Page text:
BusinessTop Stories

Unemployment, pay gap, instability pandemic legacy for Peru’s women

LIMA: When the pandemic struck Peru and forced the economy to shut down in an attempt to stop the spread of the coronavirus, women were some of the hardest hit. Silvia Munoz lost her job as a domestic worker, while Yolanda Chambi was forced to close her shop selling traditional Peruvian clothes. Both were among millions of Peruvian women to lose their income during the pandemic, which exacerbated gender inequality.

Theirs is a story seen throughout Latin America on the eve of International Women’s Day, where four million women remain unemployed even after regional economies have reopened. When COVID struck, many women were forced to give up work to look after sick family members and children as schools and creches were closed as part of government restrictions. And while most have since returned to work, many have had to accept lower salaries or even make do with working in the informal sector.

Once the virus reached Peru in March 2020, “there was no work, there was nothing,” said Munoz, 65, speaking from her home in the working class Lima neighborhood of Villa Maria del Triunfo. One thousand kilometers (620 miles) away in Puno on the shores of Lake Titicaca, Chambi tells a similar story. “We lost all our earnings,” she said. She used to sell clothes to locals for the Virgen de la Candelaria festival that takes place on February 2 and involves traditional Andean music and dancing.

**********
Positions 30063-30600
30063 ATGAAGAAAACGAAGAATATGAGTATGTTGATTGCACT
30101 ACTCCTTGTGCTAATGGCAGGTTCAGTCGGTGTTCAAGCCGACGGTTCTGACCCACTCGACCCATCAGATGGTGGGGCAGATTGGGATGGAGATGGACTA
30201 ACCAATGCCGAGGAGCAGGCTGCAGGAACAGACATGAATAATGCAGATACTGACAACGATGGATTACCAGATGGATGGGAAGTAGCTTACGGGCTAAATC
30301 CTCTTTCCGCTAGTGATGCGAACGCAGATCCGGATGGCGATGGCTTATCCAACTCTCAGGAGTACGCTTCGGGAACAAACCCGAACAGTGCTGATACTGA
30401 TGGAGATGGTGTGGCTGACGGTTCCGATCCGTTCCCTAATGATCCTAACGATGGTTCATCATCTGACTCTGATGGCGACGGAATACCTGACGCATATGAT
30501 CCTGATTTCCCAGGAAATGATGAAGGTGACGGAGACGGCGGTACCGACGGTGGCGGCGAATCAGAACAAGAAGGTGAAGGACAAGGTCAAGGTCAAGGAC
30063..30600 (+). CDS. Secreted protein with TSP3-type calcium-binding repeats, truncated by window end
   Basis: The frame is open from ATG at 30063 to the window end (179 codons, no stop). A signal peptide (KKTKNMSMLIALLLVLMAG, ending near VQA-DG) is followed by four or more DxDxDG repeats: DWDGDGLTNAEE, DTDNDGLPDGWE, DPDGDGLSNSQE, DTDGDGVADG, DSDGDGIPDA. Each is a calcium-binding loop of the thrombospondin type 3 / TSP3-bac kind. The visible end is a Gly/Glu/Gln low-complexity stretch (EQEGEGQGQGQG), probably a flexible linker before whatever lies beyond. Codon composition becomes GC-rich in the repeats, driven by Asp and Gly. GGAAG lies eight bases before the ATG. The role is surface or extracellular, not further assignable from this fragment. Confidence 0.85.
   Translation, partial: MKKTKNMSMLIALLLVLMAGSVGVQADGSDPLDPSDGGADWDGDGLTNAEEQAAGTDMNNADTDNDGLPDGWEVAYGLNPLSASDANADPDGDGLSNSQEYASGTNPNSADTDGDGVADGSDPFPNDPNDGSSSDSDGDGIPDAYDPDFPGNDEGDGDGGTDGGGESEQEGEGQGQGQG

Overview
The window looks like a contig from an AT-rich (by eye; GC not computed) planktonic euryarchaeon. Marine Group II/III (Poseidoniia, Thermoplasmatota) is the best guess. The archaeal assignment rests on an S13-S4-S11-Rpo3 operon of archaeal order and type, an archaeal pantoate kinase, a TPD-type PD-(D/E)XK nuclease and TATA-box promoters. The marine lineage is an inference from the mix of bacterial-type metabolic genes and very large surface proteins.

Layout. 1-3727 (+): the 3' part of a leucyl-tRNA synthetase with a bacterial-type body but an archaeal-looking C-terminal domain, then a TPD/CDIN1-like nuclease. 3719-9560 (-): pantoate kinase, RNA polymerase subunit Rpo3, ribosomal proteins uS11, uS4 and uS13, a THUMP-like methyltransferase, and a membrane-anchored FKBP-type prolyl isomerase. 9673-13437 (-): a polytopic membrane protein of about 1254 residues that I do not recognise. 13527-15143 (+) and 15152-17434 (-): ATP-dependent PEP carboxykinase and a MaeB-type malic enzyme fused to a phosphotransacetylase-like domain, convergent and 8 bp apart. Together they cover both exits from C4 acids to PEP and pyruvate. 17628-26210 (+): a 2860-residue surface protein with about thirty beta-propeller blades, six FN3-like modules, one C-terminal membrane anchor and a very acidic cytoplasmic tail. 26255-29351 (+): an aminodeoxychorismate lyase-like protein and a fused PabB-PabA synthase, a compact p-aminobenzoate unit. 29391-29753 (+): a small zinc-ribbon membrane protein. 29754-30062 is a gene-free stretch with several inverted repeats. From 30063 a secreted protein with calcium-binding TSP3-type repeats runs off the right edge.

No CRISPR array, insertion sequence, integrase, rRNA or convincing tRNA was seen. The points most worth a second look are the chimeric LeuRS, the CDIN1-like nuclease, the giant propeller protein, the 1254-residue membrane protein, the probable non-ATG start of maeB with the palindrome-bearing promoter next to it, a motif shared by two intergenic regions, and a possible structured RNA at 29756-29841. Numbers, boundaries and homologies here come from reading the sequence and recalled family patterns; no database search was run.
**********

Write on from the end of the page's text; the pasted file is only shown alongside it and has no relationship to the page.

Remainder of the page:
It has been canceled for the last two years due to COVID. Unable to sell her wares, Chambi could no longer afford the rent on her home-cum-workshop. She was forced to move with her four children to the family home in the countryside, where they grow potatoes, broad beans and other vegetables. While many countries in the region paid out benefits to those that lost their jobs due to the pandemic, few people in Peru received such aid because 70 percent of the 33-million population works in the informal sector, and very few-especially the poor-have bank accounts.

Gone back 10 years

The International Labor Organization says women have been disproportionately affected by the pandemic. The ILO says 24 million women in Latin America lost their jobs during the pandemic and as many men. But while only half a million men remain out of work, eight times as many women do, “which contributes to amplifying the impact of the crisis on gender inequality at work.” Women’s unemployment in the region is 12.4 percent, compared to just 8.3 percent for men.

After years of steady progress, “the pandemic has taken us back more or less to the figures from 10 years ago,” Italo Cardnoa, the ILO chief for Peru, told AFP. Sectors that traditionally employ a lot of women have been particularly hard-hit by the pandemic, such as hotels, restaurants, services and the informal sector. “The return of women to the labor market is much slower than for men,” said Cardona.

Daysi Falcon, 34, lost her job as an administrative assistant at a manufacturing company in March 2021. She now sells prepared meals to acquaintances. She says her family members were “dying one after another from Covid,” and she spent months caring for them.

‘I feel powerless’

Many of those back in work have been forced to accept lower pay. A few months ago, Munoz, who supports her ill husband, started working again four days a week-but for 30 percent less pay than before. Having previously earned $25 a day, she now receives $17.50. “You have to accept it because behind me is someone who takes less,” said Munoz.

“I feel powerless because you get older, you’re not as strong as you used to be and when you’re older still, there’s no pension.” Chambi, who sells breakfasts by the roadside, is likewise pessimistic about the future. “If the festival remains suspended, if our economy remains suspended, we will have no earnings,” she said. – AFP

Back to top button